15 responses

  1. This has been one of the most useful books on our shelves, I think this one is the second edition. Such a great bit of self promotion and a very good printer too!

  2. This is the sort of promotional item which sets a print company apart. A very useful tool which will hold your attention for a good few minutes on recieving it. We should probably be producing sample T shirts with type and rule tolerances.

  3. Thanks for sharing this, David. Educational and informational items like this and catalogs of die-cut templates, etc., are really helpful for designers when working with a printer. I also always ask a printer for their preferred rich black values — some shops have specific values depending on offset or digital printing.

  4. Thanks for your post Mr Airey! Our ‘LBB’ seems to have gathered a phenomenal interest which can only be a good thing!

    Thanks also for the nice words. We are indeed trying to show that good printers do still exist in the big pool of ‘commodity print’. Translating great design in to great print can often be a challenge but having a team of ‘thinkers’ is a great resource and the LBB is a simple example of the way we think! Yes a great marketing tool but genuinely a great designers tool too.

    Thanks again all.
    Best
    ChrisP

  5. That’s a really neat concept. I bet it cost a fair amount to print-up, too. It’s a pity that Dayfold Print didn’t put as much effort into their online presence, though.

    —–

    I have an online reference to nearly every conceivable printable CMYK and Pantone® black on my popular article “The Professional Designer’s Guide to using Black

    I hope you don’t mind me dropping the link here David; it may be a benefit to your readers:

    http://www.andrewkelsall.com/the-professional-designers-guide-to-using-black/

  6. As a commercial printer in Dallas, Tx I want to commend you on trying to differentiate your company. That is a excellent tool! There are so many choices of rich black out there if you ask 10 people you get 10 answers. Love how you are showing different ones side by side. Very useful!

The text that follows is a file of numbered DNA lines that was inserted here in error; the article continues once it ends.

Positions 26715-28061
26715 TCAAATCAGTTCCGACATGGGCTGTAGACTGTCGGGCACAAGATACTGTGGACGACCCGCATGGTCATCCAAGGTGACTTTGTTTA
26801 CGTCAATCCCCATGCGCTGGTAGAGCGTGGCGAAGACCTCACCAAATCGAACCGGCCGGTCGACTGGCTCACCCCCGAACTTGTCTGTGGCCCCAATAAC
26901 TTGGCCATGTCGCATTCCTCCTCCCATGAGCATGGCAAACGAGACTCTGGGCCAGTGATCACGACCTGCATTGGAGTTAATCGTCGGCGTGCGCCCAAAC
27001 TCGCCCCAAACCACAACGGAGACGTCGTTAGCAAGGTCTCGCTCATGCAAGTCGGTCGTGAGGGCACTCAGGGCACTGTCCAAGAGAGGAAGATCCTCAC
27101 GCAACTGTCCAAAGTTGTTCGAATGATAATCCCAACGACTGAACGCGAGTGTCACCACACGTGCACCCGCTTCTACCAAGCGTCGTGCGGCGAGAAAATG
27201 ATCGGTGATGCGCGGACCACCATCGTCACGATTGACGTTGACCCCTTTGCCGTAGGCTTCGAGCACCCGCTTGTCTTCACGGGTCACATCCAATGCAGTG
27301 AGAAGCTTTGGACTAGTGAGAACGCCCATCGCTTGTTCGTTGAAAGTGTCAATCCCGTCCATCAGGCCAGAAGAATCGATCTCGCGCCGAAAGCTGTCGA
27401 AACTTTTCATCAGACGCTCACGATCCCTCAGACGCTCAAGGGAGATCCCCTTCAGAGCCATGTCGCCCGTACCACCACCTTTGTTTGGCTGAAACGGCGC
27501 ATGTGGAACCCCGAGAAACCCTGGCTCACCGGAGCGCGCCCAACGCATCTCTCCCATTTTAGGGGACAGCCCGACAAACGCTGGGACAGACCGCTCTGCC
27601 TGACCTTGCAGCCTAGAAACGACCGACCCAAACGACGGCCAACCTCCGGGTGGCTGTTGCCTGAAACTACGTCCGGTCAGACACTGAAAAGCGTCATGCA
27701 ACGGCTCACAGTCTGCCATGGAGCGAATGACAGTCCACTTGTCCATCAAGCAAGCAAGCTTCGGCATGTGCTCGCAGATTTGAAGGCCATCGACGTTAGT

7. In reply to Andrew . . .

    Useful feedback Andrew – I hope you keep an eye on our blog – this is our only current online presence but it does seem to be popular.

    I have checked out your ‘black’ article too – online info like this is a great guide. I think the difference with our Little Black Book (LBB) is that is shows exactly how the wide array of rich blacks differ. It gives real examples of varying rich blacks on both coated and uncoated stocks. This is sadly something that cannot be done online! It was produced in the hope that it would be an accurate reference tool for designers, art-workers and print buyers. There does seem to be a very slight (I hope the creatives reading this don’t mind me saying) lack of confidence when producing rich blacks, especially where other elements may have an impact. For example, reversed out type, thin rules . . . what can you get away with – will they register – will they fill in? The LBB shows examples of this type of detail too, which gives much of the confidence back!

    With guides like yours and with the Dayfold LBB, designing and printing rich blacks should be a breeze!

    Thanks again for your comments.

  8. That’s good practice there, Neil, and you’re more than welcome.

    Andrew, I don’t mind at all. I was actually wondering where I’d seen your post when drafting this one.

    Chris, thanks for taking the time to reply to Andrew. Keep up the good work.

  9. I avoid pure black. I’m scared of it. In the same way that full on red frightens me.

    Lol, seriously though, proper black always look so harsh to me in a design, I nearly always go for charcoal instead.

    What an awesomely detailed guide though, looks exceptionally useful for designers who have money to burn ;) (ie not me, ha ha)

  10. Can’t stand solid black, far too over-used for me, but some clients seem to like it so who am I to argue! It can be a printers nightmare, quote on a job, then the artwork arrives “it’s solid black”, cue lots of “Oh, FFS, I never quoted based on that”! Ha Ha.

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